Faculty and staff will have new retirement plan opportunities in Voluntary Retirement Incentive Program.
Webster loses long-standing faculty members to voluntary retirement program
Katherine Jenkins is an employee who will be leaving behind 27 years of experience at Webster and will be starting a new chapter in her life once the semester ends. She said she will treasure the memories as she ventures down a new path.
Jenkins became fond of Webster’s traveling opportunities and decided in 2001 that she was going to teach in Thailand. She was honored to experience a different culture and even received commendation from a princess on behalf of Webster Thailand.
“I had never had such a diverse group of animated, enthusiastic students,” Jenkins said. “They came from multiple government systems, religions, cultures and it really opened my eyes to the wide, wide world.”
Webster University will be losing 40 employees in total due to the Voluntary Retirement Incentive Program.
According to Patrick Giblin, director of public relations, out of 60 faculty members and 73 staff members who were eligible, 29 staff members and 11 faculty members will be leaving Webster.
“The university has not distributed a list of those who signed up for this program and believe it is more appropriate that they self-identify if they so desire,” Giblin said.
One of the most memorable moments as a Webster teacher was when a student in Thailand wanted to learn about website development. She provided him with a book called “Internet for Dummies.” He held the book close to him with tears swelling up in his eyes. He said he was going to make the best website ever and he was doing it for her.
“I was calm until he left the room and then I choked up because books like this were not widely available in his world,” Jenkins said. “I had given him the key to his future and he made very good use of it.”
Jenkins graduated from the University of Missouri with a BA in English Literature and an MA in marketing through Webster University. She worked at Maritz and decided the long hours and time away from family was too much. She set out on a journey to find the things she loved most, which was research and mentoring young people. Webster was first on her list because of the international opportunities and because she wanted to help people learn.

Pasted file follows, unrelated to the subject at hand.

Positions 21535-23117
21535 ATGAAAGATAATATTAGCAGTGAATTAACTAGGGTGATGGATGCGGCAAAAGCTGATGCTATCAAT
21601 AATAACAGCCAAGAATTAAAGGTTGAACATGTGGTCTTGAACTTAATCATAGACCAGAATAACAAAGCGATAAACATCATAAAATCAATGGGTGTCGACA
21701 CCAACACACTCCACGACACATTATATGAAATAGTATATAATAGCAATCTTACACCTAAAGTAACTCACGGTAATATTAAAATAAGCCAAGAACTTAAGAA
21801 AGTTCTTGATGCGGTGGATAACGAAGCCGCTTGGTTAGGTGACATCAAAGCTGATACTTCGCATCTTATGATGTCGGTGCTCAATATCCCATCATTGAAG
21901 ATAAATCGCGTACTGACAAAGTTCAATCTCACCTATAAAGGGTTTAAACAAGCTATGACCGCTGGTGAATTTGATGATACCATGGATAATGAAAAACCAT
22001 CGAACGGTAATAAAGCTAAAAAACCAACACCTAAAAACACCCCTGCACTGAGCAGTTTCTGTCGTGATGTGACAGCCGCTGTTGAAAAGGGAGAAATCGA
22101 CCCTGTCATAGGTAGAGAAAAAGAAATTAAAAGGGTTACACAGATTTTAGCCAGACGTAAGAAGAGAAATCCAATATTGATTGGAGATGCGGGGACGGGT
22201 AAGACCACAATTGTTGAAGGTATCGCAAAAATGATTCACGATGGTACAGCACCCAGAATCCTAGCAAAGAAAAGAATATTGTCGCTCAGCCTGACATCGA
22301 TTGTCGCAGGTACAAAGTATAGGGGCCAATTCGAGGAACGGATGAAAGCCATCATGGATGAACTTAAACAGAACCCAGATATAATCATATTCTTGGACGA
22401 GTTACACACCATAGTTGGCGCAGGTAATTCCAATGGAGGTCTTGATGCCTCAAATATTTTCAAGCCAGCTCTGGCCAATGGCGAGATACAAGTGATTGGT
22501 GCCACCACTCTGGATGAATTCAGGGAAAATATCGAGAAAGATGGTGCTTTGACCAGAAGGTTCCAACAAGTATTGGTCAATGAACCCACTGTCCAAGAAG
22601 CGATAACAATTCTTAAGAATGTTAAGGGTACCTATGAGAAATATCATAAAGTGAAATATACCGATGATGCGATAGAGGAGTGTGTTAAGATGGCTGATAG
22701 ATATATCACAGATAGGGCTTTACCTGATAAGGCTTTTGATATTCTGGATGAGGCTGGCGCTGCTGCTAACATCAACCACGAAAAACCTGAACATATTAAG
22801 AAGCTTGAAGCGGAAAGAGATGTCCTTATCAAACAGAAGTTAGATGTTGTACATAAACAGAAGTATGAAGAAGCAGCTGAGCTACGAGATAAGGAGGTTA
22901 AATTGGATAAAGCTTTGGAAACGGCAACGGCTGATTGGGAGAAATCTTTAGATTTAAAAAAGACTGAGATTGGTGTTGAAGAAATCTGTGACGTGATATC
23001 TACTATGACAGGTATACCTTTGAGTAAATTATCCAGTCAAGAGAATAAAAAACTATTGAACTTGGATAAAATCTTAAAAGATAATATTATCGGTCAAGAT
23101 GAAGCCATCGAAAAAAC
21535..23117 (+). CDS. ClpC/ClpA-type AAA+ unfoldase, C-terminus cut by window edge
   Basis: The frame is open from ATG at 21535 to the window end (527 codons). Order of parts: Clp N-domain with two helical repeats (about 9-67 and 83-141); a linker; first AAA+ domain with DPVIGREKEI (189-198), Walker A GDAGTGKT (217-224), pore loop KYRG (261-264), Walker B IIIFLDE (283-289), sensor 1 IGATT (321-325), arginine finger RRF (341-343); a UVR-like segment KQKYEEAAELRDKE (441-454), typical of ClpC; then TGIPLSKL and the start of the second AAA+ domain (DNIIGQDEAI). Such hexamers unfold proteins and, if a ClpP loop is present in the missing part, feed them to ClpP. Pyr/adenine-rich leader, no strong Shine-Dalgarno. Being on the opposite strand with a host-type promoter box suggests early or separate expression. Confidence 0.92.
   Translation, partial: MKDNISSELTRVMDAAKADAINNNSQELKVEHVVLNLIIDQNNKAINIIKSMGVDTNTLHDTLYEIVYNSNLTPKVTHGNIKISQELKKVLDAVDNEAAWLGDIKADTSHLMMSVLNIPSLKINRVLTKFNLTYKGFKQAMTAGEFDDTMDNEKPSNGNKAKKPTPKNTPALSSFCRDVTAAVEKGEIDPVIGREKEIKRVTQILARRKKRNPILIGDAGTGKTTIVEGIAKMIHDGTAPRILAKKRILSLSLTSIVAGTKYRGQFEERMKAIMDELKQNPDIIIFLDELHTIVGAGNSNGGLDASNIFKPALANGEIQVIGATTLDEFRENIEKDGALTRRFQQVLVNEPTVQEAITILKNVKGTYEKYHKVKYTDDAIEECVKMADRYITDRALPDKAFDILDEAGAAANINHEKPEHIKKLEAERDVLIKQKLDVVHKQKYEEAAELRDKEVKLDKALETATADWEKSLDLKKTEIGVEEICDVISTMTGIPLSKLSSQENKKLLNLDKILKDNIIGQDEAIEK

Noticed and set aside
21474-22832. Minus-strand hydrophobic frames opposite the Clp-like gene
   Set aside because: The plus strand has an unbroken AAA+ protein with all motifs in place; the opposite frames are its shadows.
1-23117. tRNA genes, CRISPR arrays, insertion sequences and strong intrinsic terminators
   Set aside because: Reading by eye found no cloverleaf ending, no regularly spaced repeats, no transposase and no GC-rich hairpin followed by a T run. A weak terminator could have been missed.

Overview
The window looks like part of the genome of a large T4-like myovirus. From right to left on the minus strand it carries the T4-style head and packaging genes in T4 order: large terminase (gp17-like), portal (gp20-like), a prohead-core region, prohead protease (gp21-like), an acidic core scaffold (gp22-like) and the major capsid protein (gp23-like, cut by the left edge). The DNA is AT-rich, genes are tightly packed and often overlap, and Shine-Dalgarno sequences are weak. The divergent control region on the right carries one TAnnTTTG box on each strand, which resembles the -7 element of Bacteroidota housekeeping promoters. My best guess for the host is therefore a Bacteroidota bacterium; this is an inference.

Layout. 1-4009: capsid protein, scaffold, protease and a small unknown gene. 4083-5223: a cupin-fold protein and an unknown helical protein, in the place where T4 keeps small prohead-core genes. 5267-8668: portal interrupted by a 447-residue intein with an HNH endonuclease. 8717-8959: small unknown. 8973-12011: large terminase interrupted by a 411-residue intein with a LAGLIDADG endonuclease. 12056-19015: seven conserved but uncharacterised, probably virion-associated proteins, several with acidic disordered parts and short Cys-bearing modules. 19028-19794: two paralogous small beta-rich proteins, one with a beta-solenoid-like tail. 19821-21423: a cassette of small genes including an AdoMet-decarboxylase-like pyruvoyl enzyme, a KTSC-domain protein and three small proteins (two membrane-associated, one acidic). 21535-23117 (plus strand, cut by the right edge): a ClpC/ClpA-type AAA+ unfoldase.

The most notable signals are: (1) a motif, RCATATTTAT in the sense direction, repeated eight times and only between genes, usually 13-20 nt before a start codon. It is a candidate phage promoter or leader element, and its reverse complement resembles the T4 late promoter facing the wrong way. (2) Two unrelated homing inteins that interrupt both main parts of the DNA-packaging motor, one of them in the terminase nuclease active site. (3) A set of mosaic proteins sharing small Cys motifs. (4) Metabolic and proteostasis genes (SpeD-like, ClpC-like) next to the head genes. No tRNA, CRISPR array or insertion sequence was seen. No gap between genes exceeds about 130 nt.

The program was approved by the Board of Trustees back in January due to the increased requests from faculty and staff. The program will allow the employees, who are at least 60 years old, to receive a lump sum retirement incentive payment once they leave Webster. They will also receive medical, dental and vision insurance, if they don’t already receive Medicare.
According to a press release, Julian Schuster, the provost, senior vice president and chief operating officer at Webster, appreciates the hard work provided from these employees. Schuster said employees at Webster will now have the chance to retire easily and affordably.
“We value the hard work and commitment of our long-term employees and understand that their contributions over the years have helped mold Webster into the great institution that it is,” Schuster said.
After retirement, Jenkins would like to continue traveling and also wants to provide children with healthier food choices.
“I am passionate about school gardens for elementary schools and am currently working at Mason Elementary School,” Jenkins said. “I will keep making healthy food opportunities for kids as long as I can.”